Russia and America during the Cold War wanted to drop an atomic bomb on the moon

UNITED STATES (OBSERVATORY NEWS) — In 1958, a plan was developed for the atomic bombardment of the moon …

In 1957, the Soviet Union launched a satellite into low Earth orbit. It was the first artificial satellite of the Earth, and it caused great concern among the Pentagon and the American political leadership, since the Communists launched it. The space race began, and the Americans lost in it.

The following decades became a parade of paranoia of the Cold War, a time of technical innovation and strange military strategies. West and East wanted to visually show the whole world who the main superpower is. But how to do that?

The first to fly to the moon would be the highest reward. But at the dawn of the space race, America and the Soviets thought that the best evidence of a flight to the moon would be its nuclear bombardment.

Today, the idea of ​​delivering a nuclear strike on the moon may seem ridiculous. But amid the political and cultural tensions of the 1950s, such desperate plans seemed quite reasonable and logical. In 1958, the Research Center for Armored Vehicles, which became the forerunner of the Illinois Institute of Technology, developed an appropriate plan, receiving instructions from the Air Force.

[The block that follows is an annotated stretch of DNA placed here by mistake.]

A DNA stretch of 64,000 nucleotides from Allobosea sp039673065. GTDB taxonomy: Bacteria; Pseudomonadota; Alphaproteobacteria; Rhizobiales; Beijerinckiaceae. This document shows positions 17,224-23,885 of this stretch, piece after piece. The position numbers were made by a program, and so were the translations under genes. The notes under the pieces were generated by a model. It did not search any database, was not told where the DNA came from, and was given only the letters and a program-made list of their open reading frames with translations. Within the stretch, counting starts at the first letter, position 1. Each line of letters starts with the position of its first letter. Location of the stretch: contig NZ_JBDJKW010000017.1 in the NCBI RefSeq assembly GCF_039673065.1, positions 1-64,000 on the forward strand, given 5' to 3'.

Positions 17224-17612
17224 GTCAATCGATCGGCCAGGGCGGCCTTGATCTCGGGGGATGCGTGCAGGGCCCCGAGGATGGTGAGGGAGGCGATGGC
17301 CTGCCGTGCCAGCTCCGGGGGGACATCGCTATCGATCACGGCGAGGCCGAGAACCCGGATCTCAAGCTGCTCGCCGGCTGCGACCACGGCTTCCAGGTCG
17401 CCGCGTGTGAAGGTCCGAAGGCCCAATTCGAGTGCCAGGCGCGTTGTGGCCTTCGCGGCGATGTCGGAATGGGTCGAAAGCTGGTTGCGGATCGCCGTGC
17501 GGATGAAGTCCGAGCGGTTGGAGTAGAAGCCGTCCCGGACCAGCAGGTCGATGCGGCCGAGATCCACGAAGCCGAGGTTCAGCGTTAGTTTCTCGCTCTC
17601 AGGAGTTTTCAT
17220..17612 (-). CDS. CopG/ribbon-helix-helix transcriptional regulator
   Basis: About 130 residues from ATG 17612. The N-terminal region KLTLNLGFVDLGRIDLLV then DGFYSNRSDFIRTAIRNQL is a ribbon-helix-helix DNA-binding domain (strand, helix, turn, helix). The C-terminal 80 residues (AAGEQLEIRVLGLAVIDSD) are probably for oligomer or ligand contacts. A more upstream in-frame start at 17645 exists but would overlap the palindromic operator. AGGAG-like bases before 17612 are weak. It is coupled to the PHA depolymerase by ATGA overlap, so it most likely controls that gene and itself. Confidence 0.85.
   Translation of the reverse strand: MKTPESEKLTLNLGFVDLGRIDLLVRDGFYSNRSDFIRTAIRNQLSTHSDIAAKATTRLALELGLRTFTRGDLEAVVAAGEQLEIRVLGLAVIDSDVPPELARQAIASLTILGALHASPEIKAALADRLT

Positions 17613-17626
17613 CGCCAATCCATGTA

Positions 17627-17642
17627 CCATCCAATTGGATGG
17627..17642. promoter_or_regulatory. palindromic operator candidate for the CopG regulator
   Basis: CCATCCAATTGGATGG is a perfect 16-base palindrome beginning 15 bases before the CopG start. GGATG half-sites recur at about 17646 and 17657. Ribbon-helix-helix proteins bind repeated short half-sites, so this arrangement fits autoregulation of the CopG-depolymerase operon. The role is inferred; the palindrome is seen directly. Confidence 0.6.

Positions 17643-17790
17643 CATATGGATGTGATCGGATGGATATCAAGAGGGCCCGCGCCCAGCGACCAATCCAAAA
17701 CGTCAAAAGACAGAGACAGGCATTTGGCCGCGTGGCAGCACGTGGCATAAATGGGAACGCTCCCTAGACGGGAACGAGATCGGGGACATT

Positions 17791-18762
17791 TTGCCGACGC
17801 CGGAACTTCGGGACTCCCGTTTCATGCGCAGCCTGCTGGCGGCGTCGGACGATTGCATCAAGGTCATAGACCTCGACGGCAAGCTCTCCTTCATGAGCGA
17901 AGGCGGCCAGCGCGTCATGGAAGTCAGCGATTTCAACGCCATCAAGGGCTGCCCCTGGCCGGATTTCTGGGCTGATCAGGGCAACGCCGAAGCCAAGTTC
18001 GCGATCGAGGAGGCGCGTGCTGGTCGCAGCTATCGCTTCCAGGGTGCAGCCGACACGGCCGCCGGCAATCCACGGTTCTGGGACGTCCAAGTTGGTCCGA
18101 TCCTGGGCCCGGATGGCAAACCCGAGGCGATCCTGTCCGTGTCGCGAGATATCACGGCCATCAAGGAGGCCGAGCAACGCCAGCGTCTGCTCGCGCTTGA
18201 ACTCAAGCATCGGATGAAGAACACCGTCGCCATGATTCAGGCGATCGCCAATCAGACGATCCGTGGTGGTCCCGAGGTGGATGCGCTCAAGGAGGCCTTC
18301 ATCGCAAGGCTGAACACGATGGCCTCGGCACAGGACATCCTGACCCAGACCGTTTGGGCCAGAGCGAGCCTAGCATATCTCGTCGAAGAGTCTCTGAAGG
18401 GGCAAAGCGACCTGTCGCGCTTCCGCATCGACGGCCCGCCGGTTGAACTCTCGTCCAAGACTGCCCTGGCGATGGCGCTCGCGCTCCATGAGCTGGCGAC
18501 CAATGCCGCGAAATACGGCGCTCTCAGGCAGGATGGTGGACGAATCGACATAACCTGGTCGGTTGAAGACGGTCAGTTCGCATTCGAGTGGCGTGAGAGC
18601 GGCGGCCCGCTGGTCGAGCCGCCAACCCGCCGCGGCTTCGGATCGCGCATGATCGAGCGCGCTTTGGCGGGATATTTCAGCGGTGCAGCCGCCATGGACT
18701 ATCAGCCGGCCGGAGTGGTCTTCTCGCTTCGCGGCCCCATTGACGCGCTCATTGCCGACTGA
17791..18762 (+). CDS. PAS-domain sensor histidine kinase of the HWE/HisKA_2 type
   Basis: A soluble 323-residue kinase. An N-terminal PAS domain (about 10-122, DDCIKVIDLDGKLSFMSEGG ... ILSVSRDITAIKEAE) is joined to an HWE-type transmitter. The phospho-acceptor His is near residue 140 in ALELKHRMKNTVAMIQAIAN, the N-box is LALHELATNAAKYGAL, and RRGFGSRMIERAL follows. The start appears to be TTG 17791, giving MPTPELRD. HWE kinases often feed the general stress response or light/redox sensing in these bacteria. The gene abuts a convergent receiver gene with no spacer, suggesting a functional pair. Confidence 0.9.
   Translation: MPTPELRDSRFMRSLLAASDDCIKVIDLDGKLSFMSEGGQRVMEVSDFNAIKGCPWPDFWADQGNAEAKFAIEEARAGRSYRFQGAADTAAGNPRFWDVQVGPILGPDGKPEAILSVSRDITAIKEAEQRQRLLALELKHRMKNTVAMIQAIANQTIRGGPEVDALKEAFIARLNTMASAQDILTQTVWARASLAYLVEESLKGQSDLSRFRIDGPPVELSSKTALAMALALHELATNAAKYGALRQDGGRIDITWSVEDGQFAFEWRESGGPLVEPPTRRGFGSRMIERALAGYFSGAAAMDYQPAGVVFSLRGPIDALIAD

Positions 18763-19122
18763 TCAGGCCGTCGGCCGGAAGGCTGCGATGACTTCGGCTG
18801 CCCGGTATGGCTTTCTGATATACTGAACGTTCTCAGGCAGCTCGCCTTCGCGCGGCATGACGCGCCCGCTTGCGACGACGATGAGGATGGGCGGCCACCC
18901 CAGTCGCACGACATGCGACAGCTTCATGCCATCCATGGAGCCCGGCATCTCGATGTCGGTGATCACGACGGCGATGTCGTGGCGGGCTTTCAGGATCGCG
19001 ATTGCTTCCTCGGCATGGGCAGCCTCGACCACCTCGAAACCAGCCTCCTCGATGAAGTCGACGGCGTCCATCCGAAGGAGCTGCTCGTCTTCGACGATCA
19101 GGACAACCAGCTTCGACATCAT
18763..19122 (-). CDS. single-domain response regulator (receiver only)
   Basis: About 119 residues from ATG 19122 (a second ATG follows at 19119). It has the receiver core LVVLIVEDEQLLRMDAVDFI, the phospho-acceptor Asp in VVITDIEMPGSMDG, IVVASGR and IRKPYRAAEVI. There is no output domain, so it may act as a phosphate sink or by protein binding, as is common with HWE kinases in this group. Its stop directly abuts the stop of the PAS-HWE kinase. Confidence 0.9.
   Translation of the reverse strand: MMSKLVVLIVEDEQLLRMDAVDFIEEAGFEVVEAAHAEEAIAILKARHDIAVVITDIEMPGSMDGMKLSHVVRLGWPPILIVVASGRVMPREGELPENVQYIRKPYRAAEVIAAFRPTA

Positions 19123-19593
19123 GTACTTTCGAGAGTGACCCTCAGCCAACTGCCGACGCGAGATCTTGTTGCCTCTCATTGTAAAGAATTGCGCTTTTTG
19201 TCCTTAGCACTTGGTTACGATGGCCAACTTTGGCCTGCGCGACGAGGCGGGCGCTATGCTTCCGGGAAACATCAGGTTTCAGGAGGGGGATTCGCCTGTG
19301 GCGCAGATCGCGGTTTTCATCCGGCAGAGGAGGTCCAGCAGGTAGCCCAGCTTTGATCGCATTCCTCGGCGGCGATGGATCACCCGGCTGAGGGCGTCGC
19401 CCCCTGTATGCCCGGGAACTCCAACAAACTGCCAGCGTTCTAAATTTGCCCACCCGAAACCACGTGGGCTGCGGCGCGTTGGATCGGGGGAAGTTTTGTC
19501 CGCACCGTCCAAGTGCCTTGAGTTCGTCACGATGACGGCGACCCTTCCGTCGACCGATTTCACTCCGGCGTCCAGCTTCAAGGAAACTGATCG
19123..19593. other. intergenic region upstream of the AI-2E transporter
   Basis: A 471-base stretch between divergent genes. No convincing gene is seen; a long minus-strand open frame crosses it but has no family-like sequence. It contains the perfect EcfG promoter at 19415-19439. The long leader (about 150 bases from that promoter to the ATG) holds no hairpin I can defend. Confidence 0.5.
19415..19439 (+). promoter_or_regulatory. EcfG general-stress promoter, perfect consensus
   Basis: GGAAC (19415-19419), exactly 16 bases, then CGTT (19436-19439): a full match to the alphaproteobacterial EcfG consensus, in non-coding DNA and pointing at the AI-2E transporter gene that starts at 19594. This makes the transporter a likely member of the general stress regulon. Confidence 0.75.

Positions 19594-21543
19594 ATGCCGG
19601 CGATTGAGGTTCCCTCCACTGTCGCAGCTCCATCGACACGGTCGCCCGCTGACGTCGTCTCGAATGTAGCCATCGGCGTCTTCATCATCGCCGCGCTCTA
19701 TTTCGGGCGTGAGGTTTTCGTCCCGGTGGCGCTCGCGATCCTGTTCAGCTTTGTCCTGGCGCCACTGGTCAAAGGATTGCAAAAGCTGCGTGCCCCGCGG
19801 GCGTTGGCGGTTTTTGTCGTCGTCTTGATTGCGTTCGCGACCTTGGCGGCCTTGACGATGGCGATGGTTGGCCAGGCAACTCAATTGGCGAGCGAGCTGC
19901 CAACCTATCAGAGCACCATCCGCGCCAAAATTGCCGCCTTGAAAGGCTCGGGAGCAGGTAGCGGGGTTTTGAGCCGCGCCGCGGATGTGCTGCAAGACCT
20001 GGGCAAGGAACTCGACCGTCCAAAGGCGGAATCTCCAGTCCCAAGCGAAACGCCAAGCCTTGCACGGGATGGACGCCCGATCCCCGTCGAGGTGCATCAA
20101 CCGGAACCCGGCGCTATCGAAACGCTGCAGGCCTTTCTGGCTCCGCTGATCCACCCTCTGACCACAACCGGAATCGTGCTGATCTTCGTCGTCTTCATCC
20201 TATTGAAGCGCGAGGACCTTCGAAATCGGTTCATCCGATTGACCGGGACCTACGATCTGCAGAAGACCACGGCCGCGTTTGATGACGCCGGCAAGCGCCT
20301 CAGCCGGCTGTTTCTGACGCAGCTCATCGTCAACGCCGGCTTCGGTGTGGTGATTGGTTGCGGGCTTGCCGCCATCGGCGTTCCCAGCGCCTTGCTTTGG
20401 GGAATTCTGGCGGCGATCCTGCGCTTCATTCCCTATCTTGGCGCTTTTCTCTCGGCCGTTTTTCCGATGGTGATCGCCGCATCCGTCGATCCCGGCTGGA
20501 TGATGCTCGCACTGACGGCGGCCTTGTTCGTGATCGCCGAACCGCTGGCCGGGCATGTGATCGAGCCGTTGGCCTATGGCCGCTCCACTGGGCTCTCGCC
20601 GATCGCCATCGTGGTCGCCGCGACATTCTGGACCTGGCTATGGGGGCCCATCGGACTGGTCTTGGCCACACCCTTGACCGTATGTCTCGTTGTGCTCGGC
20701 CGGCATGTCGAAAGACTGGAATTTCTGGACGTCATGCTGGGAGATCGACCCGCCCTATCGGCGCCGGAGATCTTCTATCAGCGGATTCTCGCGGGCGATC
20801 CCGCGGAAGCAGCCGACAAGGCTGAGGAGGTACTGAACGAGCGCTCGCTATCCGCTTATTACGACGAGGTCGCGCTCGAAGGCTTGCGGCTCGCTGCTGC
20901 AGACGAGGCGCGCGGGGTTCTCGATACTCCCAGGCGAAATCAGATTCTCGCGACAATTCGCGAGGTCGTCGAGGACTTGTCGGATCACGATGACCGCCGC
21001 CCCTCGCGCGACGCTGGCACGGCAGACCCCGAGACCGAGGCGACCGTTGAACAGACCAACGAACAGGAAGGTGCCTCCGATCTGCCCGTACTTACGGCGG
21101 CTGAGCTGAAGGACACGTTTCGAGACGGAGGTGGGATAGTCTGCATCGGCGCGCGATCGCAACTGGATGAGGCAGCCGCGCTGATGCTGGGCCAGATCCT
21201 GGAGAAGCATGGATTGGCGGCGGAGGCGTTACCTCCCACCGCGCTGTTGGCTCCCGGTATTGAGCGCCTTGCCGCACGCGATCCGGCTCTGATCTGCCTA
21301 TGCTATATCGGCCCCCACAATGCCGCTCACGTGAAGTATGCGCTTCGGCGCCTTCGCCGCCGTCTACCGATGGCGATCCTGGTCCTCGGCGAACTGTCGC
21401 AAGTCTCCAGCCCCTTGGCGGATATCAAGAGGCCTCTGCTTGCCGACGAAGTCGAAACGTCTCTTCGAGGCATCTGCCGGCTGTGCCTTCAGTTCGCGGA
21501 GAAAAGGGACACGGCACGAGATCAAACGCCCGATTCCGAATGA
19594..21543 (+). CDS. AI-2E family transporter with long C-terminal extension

It was called Project A119 (aka “Research of scientific flights to the Moon”). The research center of armored vehicles from 1949 to 1962 studied the possible consequences of the detonation of nuclear munitions on the lunar surface. This was partly due to growing concern about the impact of nuclear testing on the atmosphere – but not only.

“I was told that the Air Force is very interested in whether it is possible to carry out a sudden demonstration explosion with all the obvious consequences for the formation of public opinion and for the Cold War,” project manager Leonard Reiffel wrote in Nature.

“It was clear that the main purpose of the explosion was to influence public opinion and demonstrate superiority. “The Air Force needed a huge mushroom cloud to be visible from Earth, ” Reifel said in an interview with The Observer. “The United States was lagging behind in the space race.”

In addition, the explosion could tell scientists and the military a lot about the effectiveness of nuclear weapons in space. In 1959, Reifel wrote a message about this project, which was later declassified. There he states the following: “Certain military goals could be achieved, since we would have information about the surrounding space, about testing nuclear weapons in space and about the possibility of using nuclear weapons in a space war .”

Lunar mutual destruction